We also included in our analysis the recently listed reference strains of CRF17 to CRF33 at the Web site of Los Alamos National Laboratory (available at: We thus identified CRF19_cpx- and CRF22_01A1-like sequences in 2 and 7 samples in gag (p17) gene, 2 and 4 samples in env (gp41) gene, and 0 and 4 in gag/env genes, respectively. Within the phylogenetic trees, CRF19_cpx-like sequences clustered together to form a separate branch, which is close to the CRF02_AG cluster. The branch of CRF22_01A1-like sequences was closer to the CRF01_AE cluster, but the CRF22_01A1 and CRF01_AE clusters were within the subtype A group of HIV-1. The homology of these CRF22_01A1 sequences was 80% in gag (p17) and 85% in env (gp41), respectively. Until now, CRF22_01A1 has been fully sequenced in 1 isolate (01CM001BBY, accession number AY371159) from Cameroon5 and is reported to contain portions of subtype A1 and to share ancestry with CRF01_AE, but the detailed mosaic structure has not been published. In our study, 4 samples were assigned to CRF22_01A1 in the gag and env genes, suggesting that CRF22_01A1 most likely contains genetic material of subtype A in gag (p17) and the gp41 region and providing further evidence of the existence of the new CRF22_01A1 in Cameroon. Unlike CRF22_01A1, the CRF19_cpx sequence was only identified in gag or env gene in 4 samples analyzed in our study. All 4 of these samples seemed to be infected with HIV-1 recombinant forms of CRF02_AG/CRF19_cpx. It must be noted that the full genomic sequence of CRF19_cpx was first characterized in Cuba but exhibits homology to partial sequences of the viruses from Cameroon, Gabon, Senegal, Chad, Niger, Central African Republic, and Congo.6 These results support the viewpoint that CRF18_cpx and CRF19_cpx may originate in Africa.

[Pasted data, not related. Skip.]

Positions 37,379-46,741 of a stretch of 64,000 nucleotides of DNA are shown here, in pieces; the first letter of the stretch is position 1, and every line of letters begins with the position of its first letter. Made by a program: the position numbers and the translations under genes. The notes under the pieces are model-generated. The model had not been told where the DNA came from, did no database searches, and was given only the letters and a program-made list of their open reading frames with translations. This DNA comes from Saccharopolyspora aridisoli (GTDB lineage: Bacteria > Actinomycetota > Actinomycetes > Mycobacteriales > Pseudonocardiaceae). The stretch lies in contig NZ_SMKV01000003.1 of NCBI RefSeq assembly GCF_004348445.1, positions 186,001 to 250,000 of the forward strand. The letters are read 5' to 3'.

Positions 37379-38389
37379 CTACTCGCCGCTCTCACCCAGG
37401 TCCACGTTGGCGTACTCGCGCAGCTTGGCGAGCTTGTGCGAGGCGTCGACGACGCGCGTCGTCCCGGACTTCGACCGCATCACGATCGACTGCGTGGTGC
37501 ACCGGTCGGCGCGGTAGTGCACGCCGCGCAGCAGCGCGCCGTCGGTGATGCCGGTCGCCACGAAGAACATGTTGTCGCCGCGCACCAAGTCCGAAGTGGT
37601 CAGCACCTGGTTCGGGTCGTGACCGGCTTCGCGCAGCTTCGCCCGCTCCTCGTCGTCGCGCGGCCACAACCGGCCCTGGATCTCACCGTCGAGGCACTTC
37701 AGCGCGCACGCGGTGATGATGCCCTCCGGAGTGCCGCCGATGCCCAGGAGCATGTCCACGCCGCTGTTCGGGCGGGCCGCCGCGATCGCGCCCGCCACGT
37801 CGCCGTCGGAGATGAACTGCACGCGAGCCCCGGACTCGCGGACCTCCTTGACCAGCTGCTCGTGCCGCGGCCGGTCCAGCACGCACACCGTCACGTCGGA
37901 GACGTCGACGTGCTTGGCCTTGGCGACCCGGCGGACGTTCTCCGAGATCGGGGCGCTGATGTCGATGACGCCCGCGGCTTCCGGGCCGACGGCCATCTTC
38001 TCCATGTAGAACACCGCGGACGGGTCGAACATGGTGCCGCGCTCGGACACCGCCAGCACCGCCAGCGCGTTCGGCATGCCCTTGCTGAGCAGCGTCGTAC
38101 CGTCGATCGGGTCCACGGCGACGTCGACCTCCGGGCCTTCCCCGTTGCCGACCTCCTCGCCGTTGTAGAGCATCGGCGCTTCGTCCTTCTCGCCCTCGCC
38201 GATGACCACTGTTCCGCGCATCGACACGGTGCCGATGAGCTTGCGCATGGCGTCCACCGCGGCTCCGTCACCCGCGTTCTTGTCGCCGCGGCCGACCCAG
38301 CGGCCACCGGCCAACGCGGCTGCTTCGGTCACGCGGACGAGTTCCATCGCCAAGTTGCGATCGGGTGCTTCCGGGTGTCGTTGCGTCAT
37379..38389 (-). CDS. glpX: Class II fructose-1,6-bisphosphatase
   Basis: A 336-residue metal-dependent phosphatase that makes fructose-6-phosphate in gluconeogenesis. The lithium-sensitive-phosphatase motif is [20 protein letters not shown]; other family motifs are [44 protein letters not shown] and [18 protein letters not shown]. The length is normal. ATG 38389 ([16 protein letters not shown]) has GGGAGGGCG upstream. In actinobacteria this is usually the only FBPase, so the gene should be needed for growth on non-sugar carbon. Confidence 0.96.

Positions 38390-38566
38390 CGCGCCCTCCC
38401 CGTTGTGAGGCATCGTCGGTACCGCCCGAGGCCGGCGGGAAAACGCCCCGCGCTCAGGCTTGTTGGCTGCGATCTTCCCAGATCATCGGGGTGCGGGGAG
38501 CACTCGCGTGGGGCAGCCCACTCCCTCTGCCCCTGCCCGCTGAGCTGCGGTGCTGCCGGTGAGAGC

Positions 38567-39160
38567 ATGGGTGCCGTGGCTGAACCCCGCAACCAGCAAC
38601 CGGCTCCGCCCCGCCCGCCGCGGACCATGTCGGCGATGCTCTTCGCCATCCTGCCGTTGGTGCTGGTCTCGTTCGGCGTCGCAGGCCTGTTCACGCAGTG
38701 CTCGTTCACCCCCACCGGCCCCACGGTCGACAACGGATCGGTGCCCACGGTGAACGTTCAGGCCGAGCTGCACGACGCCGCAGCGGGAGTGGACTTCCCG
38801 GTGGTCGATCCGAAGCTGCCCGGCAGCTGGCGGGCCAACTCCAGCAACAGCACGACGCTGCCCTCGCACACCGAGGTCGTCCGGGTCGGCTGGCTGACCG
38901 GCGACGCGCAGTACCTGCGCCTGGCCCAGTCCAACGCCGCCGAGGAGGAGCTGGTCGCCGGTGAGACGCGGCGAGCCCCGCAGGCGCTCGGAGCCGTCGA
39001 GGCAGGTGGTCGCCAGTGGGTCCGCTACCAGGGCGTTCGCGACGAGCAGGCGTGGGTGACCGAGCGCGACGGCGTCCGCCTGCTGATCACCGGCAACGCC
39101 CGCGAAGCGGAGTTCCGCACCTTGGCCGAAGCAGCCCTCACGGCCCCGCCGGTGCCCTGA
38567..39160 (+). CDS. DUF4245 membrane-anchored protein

Parallel phylogenetic analyses in the gag (p17) and env (gp41) genes revealed that 26.1% (23 of 88) of the sequences showed discordant subtypes in the 2 genes analyzed and were considered as URFs. Among them, 22 were identified as containing genetic material of at least 1 CRF in at least 1 gene, and were therefore considered as SGRs. The other URF identified was Agag/Denv. For the 22 SGRs identified in our study, 13 (59%) were the recombinants of CRF02_AG with HIV-1 subtype (A, B, D, and F2) or CRFs (CRF06_cpx, CRF11_cpx, CRF19_cpx, and CRF22_01A1). The remaining were recombinants of CRF06_cpx, CRF11_cpx, CRF13_cpx, and CRF22_01A1 (Table 2). Similar findings have been reported in Burkina Faso and Niger, where CRF02_AG/CRF06_cpx accounts for 6% to 9% of HIV-1 infections.7,8 CRF02_AG/CRF06_cpx and CRF02_AG/CRF09_cpx have been found in Côte d'Ivoire, and CRF07_BC/CRF08_BC has been found in China. Even CRF18_cpx and CRF19_cpx have been found to form new recombinants CRF18/CRF19 in Cuba.6 Our results are in agreement with those of previous studies and indicate that like HIV-1 subtypes in areas in which HIV-1 CRFs are endemic, CRFs are also involved in recombination events. The most striking observation in our study was the extremely high proportion (94%) of HIV-1 recombinants (CRFs or URFs) in our samples. Most of the recombinant forms contain the genetic material of CRF02_AG. The recombinants of CRF02_AG and HIV-1 subtypes A, C, G, H, and J have been reported in rural villages in the center, south, east, and west provinces of Cameroon.2 Consistent with these findings, our study further identified recombinants between CRF02_AG and subtypes B, D, and F2. We could also identify recombinants of CRF02_AG/CRF06_cpx in our study as well as several new URFs containing different CRFs, such as CRF02_AG/CRF11_cpx, CRF02_AG/CRF19_cpx, CRF02_AG/CRF22_01A1, CRF11_cpx/CRF22_01A1, and CRF06_cpx/CRF13_cpx. These results indicate that a second generation of recombinant forms of HIV-1 is emerging as a dominant recombination event in HIV-1 infection and highlight the importance of recombination of HIV-1 subtypes, especially the recombinant CRF02_AG, in blood donors in Cameroon.